But I’m really interested in the universality of childhood. I think we are all living the same lives as our parents and our grandparents, just at different times. The circumstances have changed a little, but the basics are all there: We all grow up with parents and bullies and teachers and homework and tests. We share the same types of challenges, and that’s where the humor in my books lies, in that commonality.

Bookish: When it comes to children’s literacy, what do adults need to understand before giving a child a book?

JK: When trying to get a child to read, I think the most important thing is that the adult understands the child’s interests. If you feed a child’s interests, even if you don’t share them, then reading really takes root as a pleasurable act.

For example, my younger son loves sports, so we’ve always given him books about all sports. He has books about baseball, basketball, hockey, football, sports he hasn’t played. That’s what got him reading, and now he’s branched out. I think that’s the way it has to happen.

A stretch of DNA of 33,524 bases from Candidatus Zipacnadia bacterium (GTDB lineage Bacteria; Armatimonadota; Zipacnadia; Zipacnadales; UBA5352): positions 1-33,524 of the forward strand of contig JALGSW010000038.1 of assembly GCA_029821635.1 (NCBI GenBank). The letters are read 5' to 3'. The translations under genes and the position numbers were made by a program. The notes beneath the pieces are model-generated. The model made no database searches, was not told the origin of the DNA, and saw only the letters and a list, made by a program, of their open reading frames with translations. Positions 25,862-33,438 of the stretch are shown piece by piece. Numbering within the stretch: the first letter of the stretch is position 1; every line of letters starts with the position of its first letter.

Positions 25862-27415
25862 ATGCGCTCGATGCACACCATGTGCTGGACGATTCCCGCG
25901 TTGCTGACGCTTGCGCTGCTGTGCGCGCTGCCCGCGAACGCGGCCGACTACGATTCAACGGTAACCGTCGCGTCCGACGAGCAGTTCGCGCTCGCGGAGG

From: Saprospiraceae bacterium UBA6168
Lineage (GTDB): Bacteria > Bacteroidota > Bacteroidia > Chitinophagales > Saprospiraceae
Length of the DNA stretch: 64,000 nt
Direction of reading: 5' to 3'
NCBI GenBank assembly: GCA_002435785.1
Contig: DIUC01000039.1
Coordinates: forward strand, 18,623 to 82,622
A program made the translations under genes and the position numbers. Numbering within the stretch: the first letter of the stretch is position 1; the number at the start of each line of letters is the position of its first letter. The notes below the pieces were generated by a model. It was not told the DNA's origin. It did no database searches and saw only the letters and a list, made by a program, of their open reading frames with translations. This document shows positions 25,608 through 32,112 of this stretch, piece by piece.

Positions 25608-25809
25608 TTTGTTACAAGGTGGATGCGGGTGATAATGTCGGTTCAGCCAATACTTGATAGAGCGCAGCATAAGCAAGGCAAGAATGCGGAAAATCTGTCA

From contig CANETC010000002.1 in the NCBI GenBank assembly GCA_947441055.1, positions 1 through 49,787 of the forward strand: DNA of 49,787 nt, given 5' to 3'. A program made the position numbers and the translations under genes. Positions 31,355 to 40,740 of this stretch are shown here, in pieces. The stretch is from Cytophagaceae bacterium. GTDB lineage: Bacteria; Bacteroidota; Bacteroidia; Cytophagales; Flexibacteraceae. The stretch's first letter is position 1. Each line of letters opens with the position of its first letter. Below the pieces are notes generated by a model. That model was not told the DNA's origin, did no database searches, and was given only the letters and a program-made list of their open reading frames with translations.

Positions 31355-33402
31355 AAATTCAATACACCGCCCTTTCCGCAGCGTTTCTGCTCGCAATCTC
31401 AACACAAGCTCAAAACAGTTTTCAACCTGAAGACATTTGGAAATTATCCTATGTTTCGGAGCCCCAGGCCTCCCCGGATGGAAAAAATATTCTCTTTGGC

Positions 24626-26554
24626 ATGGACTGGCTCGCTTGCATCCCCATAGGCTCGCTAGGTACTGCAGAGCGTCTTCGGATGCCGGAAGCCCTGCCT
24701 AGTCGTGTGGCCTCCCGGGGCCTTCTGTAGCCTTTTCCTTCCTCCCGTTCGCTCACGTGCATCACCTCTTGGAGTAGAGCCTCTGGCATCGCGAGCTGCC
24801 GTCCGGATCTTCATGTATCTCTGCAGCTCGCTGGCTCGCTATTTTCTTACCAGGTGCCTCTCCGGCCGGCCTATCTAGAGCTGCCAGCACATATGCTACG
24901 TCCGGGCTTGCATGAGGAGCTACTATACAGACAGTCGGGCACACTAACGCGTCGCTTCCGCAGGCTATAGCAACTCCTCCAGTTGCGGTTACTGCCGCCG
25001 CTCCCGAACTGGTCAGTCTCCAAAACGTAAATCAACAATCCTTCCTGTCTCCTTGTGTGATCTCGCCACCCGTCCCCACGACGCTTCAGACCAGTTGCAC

Bookish: We’re seeing storytelling evolve in so many ways—from personal videos on YouTube or Snapchat to intricate narratives in video games and crossover material where novels intersect with games or movies. Where do you see storytelling taking us in the future?

JK: I think some of the best storytelling is done in video games. There’s an added challenge for the programmers to create a great narrative, but to also give the player a choice. I think that story is at the root of everything, from television commercials to books to newspaper articles. Story is what we seek out. Whatever the medium is, whatever the technology is, there’s always a need for good content.

Bookish: There’s a rumor that a Wimpy Kid television series is in the works. Is that true?

JK: Yes. We’re working right now on a television series, so I hope that will come to fruition and hopefully in the next year or two we’ll be able to develop that.